However, it emerged in the past week that smaller ISPs in South Africa had bought capacity on only one or two cables. In a freak occurrence, two of the most commonly used cables, the WACS and SAT 3 cables, were cut simultaneously, plunging millions of Internet users into data darkness.
Customers of the major mobile network operators – Vodacom and MTN – were largely unaffected, as these tend to have both part-ownership and access to most of the cables running up both the East and West coasts of Africa.
Visit the next page to read about how ISPs have battled to reroute access, how massive resources are needed to deal with these kinds of outages, and when the ship will reach the breakage points.
Lenovo express-delivers new range from CES to SA
Lenovo has unveiled its new range of ThinkBook laptops, barely two weeks after they were showcased at the Consumer Electronics Show in Las Vegas.
The company’s newest sub-brand, ThinkBook, is intended to meet the demand for more aesthetically pleasing, yet agile and powerful devices.
The new range is aimed at small and medium enterprises. According to the Small Enterprise Development Agency (SEDA), there are more than 2-million SMEs in South Africa – although there are only 667,433 in the formal sector. This tallies with estimates in recent editions of SME Survey, produced by World Wide Worx, which suggest 650,000 active, formal businesses in South Africa. These SMEs employ about 14% of the South African workforce.
Lenovo argues that access to affordable, yet efficient, technology is a crucial factor in aiding business success and contributing towards the success of the nation. The company has found, in its own research, that younger people prefer working, creating and communicating online “with stylish devices that make a statement”. This means they require streamlined laptops which can be used to collaborate from any remote location, to enhance productivity.
Lenovo said in a statement on Thursday night: “Backed by customer research, ThinkBook is specially designed for SMEs, who typically purchase consumer laptops for perceived design and price advantages but can no longer rationalise their lack of extended services and warranties – core needs of any business. ThinkBook allows growing firms to keep a competitive edge in attracting today’s young tech-savvy execs with trendy yet cost-effective devices.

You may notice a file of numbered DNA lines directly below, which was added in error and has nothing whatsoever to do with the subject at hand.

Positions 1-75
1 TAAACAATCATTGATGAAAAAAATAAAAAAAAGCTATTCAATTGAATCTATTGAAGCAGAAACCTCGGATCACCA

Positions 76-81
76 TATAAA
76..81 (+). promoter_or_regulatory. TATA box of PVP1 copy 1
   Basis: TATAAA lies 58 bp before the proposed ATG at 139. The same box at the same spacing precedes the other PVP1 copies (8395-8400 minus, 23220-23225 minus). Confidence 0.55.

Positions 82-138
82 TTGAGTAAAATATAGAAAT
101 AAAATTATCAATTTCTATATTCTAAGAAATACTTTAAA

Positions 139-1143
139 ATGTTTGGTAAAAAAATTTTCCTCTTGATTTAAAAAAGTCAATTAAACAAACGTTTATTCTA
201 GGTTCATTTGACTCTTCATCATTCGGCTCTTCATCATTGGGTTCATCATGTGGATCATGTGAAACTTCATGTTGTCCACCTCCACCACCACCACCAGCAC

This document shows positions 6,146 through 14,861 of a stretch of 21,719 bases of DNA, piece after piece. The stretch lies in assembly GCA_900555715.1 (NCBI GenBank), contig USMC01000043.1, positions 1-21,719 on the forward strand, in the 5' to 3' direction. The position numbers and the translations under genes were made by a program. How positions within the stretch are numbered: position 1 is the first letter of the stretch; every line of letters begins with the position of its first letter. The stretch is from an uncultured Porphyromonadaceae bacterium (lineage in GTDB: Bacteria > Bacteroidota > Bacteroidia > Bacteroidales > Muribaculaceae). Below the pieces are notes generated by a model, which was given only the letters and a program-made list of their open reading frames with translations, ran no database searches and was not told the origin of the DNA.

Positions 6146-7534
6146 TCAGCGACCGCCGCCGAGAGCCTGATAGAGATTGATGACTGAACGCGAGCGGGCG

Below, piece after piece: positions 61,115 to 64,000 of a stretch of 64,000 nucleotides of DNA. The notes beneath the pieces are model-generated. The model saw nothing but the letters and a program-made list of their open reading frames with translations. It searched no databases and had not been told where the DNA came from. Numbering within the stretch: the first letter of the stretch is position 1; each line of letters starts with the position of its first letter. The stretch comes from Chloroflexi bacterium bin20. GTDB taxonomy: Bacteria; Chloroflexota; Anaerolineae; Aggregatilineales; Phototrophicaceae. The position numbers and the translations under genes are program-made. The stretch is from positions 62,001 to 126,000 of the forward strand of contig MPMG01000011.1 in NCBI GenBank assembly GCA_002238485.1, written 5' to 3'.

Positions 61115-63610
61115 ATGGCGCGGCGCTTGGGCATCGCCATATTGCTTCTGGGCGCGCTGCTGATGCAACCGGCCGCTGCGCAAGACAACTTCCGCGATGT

Thibault Dousson, general manager of Lenovo for Europe, Middle East and Africa, said at the launch event: “With the capacity, SMEs have to grow and upskill the country’s workforce, they are perfectly positioned to bridge the gap between the public sector and large enterprise. Bearing in mind the demands of the digital economy, this sector needs skills and resources in order to compete, and that is where devices such as the ThinkBook come in.”
In South Africa, ThinkBook laptops are now available in 13-, 14- and 15-inch variants. The flagship ThinkBook 14 and ThinkBook 15 devices are powered by Windows 10 Pro and up to 10th Gen Intel Core processing, which Lenovo says combines high performance with intuitive, time-saving features. Options include Intel Optane memory, WiFi 6, and discrete graphics.
The ThinkBook 15 comes at just 18.9mm thin, while the ThinkBook 14 is a mere 17.9mm, both with FHD displays and two Dolby Audio speakers, dual-array, Skype certified microphones and a USB 3.1 (Gen2, Type-C) port.
Lenovo has also introduced the ThinkBook S series, including an elegant 13.3-inch ThinkBook 13s. The sleek and light device is constructed of a metallic finish on an all-aluminium chassis, alongside a narrow bezel display. As with the ThinkBook 14 and 15, the ThinkBook 13s also features advanced Intel processing and an FHD display, Dolby Vision and Harman speakers with Dolby Audio.
Visit the next page to read about the design and features of the new ThinkBook range.